We are in an era in which the range of smart devices is continuing to expand. That's a fantastic thing for Microsoft, that is a real opportunity. That is an opportunity that we will pursue, by leveraging and sharing and driving Windows in new ways."

So although the words "driving Windows down to the phone" and "with Windows 8" are adjacent, the way he says it doesn't put those two elements together. "Driving Windows down to the phone" is clearly just a summation of the "Windows Everywhere" initiative; it doesn't actually mean that Windows 8 will be on phones, but the Windows brand, design language, development infrastructure and ecosystem will extend to phones. That's not the same as "Windows 8 will be on phones".

Once you listen to Ballmer actually saying the words, his meaning becomes much clearer. It still leaves room for Windows 8 and Windows Phone 8 to share a kernel and to have heavy underlying commonalities, but I don't see anything here that implies that Ballmer was indicating that the Windows 8 product would itself be on phones.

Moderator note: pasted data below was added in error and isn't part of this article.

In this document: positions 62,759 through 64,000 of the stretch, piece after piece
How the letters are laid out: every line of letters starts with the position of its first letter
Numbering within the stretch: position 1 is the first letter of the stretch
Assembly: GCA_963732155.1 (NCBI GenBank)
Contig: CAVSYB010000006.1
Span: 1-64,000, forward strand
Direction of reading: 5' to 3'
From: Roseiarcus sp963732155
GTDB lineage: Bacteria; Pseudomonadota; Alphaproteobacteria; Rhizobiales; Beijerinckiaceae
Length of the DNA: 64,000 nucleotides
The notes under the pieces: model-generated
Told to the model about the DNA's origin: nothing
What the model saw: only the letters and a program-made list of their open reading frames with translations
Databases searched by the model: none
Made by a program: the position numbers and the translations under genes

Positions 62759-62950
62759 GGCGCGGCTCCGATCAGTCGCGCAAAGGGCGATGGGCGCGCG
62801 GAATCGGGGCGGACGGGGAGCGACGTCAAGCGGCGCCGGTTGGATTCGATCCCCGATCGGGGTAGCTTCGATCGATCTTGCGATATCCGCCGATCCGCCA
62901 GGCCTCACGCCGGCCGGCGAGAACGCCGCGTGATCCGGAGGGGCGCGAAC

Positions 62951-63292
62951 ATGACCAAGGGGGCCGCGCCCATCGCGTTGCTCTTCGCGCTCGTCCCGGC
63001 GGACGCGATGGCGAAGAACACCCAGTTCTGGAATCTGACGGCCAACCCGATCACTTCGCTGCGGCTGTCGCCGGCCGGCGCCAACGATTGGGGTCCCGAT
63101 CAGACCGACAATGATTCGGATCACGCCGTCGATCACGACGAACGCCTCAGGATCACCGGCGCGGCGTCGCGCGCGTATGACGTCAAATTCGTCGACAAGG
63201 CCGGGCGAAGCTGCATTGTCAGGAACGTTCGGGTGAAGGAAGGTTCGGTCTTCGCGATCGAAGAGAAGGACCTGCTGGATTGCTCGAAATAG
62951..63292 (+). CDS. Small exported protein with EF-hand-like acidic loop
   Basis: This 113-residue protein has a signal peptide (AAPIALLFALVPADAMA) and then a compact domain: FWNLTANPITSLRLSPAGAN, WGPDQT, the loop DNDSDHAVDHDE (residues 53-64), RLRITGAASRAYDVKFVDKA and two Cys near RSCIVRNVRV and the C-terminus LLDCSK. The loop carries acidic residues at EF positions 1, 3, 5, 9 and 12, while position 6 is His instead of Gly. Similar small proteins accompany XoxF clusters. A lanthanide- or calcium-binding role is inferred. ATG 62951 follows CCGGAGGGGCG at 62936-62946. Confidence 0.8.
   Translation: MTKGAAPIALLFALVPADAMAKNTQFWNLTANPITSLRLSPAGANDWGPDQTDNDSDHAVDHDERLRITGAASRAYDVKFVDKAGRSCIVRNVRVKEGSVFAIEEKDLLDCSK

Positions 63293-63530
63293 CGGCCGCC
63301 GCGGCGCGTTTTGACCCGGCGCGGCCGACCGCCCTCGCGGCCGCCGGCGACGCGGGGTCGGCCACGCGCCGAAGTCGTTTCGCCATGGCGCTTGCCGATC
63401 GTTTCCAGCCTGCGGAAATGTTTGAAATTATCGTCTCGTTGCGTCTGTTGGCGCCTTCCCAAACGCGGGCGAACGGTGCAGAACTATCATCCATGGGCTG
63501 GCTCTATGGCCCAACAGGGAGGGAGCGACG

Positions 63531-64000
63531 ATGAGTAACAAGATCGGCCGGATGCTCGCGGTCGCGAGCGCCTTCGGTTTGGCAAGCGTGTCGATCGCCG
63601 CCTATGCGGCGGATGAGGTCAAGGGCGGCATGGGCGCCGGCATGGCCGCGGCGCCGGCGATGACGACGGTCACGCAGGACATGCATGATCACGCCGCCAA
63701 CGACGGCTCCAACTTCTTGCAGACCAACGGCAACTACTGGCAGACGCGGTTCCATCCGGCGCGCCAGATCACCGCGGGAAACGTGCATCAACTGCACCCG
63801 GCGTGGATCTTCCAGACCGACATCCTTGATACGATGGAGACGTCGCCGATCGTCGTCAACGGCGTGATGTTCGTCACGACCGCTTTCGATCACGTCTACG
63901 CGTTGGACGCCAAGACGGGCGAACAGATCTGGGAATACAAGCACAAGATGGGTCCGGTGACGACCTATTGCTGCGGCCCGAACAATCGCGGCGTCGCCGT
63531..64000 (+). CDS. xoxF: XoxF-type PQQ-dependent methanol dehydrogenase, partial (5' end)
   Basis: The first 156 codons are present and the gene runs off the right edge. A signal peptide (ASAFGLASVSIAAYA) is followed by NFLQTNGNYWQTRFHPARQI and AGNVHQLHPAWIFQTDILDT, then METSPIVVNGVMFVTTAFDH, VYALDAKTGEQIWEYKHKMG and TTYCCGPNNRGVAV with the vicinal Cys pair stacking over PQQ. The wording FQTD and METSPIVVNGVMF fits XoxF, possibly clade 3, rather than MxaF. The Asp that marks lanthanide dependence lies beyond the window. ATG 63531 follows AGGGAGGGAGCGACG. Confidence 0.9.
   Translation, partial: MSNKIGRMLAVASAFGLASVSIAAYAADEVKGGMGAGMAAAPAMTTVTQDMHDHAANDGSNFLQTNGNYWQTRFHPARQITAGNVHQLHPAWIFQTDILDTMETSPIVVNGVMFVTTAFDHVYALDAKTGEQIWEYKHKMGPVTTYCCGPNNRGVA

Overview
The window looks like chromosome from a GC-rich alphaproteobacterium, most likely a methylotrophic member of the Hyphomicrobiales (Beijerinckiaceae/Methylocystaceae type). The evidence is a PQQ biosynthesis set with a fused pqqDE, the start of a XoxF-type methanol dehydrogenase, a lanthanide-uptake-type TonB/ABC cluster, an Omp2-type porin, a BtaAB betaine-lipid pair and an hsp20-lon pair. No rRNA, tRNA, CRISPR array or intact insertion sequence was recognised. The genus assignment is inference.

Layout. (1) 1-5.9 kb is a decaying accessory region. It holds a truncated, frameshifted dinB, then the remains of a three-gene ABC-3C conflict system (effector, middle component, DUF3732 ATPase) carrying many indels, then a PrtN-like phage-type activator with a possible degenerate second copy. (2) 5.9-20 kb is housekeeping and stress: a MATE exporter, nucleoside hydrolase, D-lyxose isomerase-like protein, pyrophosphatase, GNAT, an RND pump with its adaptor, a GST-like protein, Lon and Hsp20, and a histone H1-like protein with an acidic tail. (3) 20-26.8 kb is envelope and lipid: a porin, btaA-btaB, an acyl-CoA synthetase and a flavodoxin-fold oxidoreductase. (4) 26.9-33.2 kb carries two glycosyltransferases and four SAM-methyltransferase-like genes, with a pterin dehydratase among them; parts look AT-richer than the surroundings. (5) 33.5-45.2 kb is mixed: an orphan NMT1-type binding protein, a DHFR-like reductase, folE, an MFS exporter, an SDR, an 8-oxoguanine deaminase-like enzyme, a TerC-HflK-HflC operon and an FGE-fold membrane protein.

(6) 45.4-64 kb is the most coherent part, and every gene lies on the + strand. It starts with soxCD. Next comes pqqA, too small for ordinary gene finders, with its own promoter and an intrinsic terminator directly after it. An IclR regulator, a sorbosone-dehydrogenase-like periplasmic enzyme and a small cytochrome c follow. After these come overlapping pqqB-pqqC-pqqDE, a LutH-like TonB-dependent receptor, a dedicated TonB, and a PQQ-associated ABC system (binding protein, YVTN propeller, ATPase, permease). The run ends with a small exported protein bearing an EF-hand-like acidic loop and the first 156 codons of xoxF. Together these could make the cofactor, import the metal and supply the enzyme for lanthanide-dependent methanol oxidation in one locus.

~Johnny said,
£5 bets that this is simply a mis-quoting or a misunderstanding.

WMPowerUser reported that WP8 would be based on the Windows 8 kernel a week or so ago. They claimed that their source was someone from Microsoft with inside knowledge.

~Johnny said,
£5 bets that this is simply a mis-quoting or a misunderstanding.

Not that I'd really ever trust WMPoweruser to have any reputable source, but it seems it was a mis-quote anyway. There doesn't really seem much point in Microsoft going to WinNT with Windows Phone anyway.

I think this is misleading. What Ballmer meant was Windows Phone 8 and Windows 8 will share the same NT kernel. The OS itself will remain very similar to Windows Phone 7.5.

england_fanboy said,